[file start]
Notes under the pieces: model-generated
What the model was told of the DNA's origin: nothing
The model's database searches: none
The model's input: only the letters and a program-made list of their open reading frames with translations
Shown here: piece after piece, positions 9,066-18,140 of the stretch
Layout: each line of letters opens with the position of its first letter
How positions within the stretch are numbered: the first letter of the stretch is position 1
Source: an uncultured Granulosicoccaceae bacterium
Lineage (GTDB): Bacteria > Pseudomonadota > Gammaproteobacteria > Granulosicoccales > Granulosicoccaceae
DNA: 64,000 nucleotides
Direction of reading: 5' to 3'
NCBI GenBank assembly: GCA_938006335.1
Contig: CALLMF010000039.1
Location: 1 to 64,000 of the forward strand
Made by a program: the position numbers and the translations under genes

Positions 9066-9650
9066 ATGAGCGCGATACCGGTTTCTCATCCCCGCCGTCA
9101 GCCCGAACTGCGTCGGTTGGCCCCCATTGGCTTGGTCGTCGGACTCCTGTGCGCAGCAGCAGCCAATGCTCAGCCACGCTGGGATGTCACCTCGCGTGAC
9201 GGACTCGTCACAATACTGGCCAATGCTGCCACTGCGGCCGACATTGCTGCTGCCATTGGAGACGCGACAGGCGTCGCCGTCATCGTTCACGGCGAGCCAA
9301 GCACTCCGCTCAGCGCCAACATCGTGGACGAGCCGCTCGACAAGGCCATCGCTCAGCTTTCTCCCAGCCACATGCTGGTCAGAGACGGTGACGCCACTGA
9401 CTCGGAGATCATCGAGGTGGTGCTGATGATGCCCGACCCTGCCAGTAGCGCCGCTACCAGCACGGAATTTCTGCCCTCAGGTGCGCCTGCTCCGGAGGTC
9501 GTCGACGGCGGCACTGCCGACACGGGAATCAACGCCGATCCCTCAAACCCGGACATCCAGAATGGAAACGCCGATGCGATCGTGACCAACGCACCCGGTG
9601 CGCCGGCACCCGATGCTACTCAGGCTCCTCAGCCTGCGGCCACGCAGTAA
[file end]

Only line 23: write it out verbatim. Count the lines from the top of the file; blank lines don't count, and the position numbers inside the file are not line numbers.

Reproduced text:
9601 CGCCGGCACCCGATGCTACTCAGGCTCCTCAGCCTGCGGCCACGCAGTAA